Los Ángeles Libros Festival es un festival literario bilingüe gratuito para toda la familia. L.A. Libros Fest es una colaboración entre la Biblioteca Pública de Los Ángeles, LA librería y REFORMA Los Angeles Chapter (La Asociación Nacional para Promover Servicios Bibliotecarios y de Información a Latinos e Hispanohablantes). 

El arte para el festival fue creado por el galardonado ilustrador Leo Espinosa.



A Free Bilingual Book Festival for the Whole Family


Los Angeles Libros Festival will offer two days of entertainment for all ages featuring Spanish-language and bilingual storytelling, performances, workshops, and award-winning authors.


Join the online challenge for the opportunity to win digital badges and books


Browse the festival schedule


Check out festival books from the library collection or purchase your own copies from LA librería


Read the festival blog


Learn more about this year's authors, artists, and performers.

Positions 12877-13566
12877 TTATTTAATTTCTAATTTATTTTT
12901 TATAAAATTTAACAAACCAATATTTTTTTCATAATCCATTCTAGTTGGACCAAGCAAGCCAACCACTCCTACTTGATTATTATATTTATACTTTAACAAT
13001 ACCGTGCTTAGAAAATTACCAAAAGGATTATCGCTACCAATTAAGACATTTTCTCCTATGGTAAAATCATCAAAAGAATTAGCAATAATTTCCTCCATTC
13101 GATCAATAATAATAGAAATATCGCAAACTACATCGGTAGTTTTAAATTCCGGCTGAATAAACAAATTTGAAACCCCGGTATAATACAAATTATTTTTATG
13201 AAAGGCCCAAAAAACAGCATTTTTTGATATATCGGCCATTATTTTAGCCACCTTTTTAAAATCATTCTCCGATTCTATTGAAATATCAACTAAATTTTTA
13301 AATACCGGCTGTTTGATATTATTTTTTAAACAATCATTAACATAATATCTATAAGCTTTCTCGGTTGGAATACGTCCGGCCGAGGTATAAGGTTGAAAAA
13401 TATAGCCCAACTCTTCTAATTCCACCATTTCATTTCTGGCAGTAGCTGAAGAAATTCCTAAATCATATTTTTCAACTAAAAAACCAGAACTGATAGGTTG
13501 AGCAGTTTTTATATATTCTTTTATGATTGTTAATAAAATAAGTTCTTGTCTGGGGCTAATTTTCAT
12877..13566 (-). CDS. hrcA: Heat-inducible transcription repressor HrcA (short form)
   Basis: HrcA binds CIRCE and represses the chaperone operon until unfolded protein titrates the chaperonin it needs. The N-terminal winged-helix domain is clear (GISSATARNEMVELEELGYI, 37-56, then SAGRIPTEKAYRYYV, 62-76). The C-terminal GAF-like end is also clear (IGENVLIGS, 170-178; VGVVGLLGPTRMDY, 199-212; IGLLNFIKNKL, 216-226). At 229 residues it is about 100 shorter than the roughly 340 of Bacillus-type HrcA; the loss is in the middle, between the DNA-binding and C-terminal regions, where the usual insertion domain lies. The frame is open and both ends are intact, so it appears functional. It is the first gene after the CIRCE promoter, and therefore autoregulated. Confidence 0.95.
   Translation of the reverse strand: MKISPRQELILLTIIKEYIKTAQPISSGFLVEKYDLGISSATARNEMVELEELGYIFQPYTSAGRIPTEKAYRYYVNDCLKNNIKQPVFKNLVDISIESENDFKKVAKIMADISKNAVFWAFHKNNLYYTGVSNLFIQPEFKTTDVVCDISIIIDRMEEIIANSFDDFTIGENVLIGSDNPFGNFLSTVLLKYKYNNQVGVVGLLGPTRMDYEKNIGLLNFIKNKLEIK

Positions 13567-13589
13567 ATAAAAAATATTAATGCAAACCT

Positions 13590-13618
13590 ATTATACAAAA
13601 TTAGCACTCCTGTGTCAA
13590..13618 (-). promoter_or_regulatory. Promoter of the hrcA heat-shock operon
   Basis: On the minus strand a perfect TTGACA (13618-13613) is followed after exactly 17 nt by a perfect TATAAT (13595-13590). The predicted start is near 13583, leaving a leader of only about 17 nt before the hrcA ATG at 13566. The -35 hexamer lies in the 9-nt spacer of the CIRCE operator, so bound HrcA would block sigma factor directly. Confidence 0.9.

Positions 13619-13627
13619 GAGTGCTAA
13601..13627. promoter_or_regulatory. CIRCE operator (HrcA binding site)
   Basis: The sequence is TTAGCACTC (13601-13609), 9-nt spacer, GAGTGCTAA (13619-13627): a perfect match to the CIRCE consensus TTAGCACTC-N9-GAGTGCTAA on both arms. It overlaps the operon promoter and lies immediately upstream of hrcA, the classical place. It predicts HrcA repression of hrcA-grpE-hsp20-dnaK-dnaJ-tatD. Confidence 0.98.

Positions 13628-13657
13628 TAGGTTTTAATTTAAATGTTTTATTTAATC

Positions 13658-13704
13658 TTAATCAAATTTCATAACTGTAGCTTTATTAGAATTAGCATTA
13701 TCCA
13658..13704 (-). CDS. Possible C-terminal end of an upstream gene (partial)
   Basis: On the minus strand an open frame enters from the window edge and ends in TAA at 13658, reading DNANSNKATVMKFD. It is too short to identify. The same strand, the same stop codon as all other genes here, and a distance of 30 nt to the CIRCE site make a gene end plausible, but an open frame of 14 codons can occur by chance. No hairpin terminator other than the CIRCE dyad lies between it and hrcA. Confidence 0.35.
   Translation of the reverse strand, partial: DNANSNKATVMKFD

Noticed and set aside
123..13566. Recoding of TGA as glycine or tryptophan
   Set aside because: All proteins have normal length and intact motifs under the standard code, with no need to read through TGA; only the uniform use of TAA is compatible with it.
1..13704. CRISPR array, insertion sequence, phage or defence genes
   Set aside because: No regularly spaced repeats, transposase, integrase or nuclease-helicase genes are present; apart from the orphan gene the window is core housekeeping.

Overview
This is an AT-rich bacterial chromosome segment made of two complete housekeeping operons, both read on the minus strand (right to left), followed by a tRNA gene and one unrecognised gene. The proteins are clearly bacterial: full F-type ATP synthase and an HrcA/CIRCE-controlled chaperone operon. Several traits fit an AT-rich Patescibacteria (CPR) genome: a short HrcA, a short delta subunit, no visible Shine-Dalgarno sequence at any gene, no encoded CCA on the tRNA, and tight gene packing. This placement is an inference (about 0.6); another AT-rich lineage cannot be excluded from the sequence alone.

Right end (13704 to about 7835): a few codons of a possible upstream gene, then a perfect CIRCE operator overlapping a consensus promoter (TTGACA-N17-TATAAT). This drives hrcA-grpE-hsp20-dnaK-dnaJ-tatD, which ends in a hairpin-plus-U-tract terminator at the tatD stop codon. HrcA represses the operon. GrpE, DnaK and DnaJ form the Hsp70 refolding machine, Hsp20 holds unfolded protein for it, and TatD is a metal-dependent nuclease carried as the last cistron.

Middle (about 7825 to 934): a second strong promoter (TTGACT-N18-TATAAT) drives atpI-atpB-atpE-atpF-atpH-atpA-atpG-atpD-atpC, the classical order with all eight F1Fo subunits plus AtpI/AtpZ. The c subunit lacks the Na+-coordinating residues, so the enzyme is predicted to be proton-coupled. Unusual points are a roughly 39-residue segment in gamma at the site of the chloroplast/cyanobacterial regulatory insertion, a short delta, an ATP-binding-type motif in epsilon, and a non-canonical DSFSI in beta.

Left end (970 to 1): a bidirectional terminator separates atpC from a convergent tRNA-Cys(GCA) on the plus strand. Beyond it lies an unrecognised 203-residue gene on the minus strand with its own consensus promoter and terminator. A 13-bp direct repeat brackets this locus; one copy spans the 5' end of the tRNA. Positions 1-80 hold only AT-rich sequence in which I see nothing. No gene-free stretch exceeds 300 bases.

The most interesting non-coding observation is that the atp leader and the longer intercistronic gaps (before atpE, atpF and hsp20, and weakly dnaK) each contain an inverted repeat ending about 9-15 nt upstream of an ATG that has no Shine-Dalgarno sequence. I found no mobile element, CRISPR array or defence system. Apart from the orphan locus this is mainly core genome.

Los Angeles Libros Festival is a free bilingual book festival for the whole family. L.A. Libros Fest is a collaboration between the Los Angeles Public Library, LA librería, and REFORMA Los Angeles Chapter, The National Association to Promote Library and Information Services to Latinos and the Spanish-Speaking. The artwork for the festival was created by award-winning illustrator Leo Espinosa.

Tuesday, September 21, 2021

Small Piece of a Global Event: My Best 2 Minutes

Aside from the ability to think up something and write it compellingly, a writer’s most important skills are reading aloud, and marketing the work. Gotta be able to write, que no? Equally, if you want your writing to find an audience, a writer needs to read aloud effectively.